GRAND TETON NATIONAL PARK, Wyo. — Rangers rescued an injured Salt Lake City woman from near the summit of the 13,770-foot-high Grand Teton after she lost control and fell while rappelling.

Rangers used a helicopter Thursday to airlift Merry Carny, 46, from near the Upper Saddle, which is about 700 feet below the summit. She had several broken bones, park officials said.

Carny and her husband had reached the summit at 12:30 p.m. after climbing the Exum Ridge. She was on the normal overhanging descent rappel when she lost control, picked up speed, slid 50 feet down the rope and crashed into rocks below, park officials reported. Though she landed on her feet, abruptly, she fell backward and injured her leg, side and back, they said.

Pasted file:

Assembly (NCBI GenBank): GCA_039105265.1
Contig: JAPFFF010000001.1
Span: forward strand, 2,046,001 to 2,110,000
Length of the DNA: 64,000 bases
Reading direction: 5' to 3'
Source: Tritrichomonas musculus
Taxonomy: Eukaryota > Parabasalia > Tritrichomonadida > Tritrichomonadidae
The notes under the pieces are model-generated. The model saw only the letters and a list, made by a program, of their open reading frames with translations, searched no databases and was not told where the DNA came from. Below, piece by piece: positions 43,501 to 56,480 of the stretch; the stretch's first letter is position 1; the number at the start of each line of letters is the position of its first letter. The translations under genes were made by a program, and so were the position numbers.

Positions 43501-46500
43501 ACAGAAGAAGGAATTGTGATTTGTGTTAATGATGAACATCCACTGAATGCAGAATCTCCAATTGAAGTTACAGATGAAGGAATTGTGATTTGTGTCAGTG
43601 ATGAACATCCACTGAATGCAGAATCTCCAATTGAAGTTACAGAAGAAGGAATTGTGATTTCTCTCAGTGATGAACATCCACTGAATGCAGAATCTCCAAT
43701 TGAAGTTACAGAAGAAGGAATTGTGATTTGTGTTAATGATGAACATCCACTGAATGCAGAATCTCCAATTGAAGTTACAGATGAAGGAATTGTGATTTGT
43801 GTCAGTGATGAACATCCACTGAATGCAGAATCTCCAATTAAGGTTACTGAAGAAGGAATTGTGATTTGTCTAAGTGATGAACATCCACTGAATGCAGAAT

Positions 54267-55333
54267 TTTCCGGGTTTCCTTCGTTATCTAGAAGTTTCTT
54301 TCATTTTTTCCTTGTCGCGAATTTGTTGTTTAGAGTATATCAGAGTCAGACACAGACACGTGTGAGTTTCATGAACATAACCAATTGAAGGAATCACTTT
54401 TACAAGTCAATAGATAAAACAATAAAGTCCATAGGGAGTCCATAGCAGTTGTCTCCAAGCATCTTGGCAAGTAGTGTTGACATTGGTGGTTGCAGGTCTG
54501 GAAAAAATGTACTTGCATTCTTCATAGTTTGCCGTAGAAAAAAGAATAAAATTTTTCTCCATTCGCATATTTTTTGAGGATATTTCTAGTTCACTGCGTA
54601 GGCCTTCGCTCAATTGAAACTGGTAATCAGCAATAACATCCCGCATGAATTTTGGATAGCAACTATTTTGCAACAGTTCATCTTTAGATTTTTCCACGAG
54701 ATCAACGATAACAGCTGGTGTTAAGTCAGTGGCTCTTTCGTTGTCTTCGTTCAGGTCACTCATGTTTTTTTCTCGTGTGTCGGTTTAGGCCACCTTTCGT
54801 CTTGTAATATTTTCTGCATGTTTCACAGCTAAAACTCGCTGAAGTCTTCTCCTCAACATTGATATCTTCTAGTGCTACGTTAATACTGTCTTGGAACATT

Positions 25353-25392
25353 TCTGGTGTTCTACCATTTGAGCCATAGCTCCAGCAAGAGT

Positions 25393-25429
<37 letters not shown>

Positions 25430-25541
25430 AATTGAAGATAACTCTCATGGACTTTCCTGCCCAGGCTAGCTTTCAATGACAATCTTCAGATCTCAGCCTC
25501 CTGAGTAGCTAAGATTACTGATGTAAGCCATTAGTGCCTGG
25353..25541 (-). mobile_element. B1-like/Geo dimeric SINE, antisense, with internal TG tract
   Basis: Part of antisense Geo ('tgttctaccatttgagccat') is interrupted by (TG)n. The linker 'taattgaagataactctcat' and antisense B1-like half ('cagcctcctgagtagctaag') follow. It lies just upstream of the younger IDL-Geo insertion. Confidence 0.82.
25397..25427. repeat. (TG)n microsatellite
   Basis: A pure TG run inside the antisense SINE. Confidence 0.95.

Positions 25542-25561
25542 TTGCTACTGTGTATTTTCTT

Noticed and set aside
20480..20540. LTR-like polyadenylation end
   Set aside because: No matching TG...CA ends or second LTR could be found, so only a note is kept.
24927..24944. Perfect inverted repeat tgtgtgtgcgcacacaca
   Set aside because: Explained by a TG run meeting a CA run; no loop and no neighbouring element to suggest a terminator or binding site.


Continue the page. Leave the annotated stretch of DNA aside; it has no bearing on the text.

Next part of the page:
The rappel is a standard mountaineering technique for descending by sliding down ropes, usually with feet against the rock. Climbers control their speed by applying more or less friction on the rope with a braking hand.

Off the Grand, about 60 feet of the normal descent rappel is free, meaning the climber is dangling in the air, below an overhang, with no contact with the rock. Carny could not maintain enough friction to keep her descent under control, park officials said.

Neither she nor her husband was wearing a helmet. They used a cell phone to call for help at 1:30 p.m.

Climbing rangers used a helicopter to ferry team members to both the lower and upper saddles of the mountain. They performed first aid, and placed her in a litter and airlifted her to the valley floor at about 4:30 p.m.

It returned to the Lower Saddle to pick up her husband.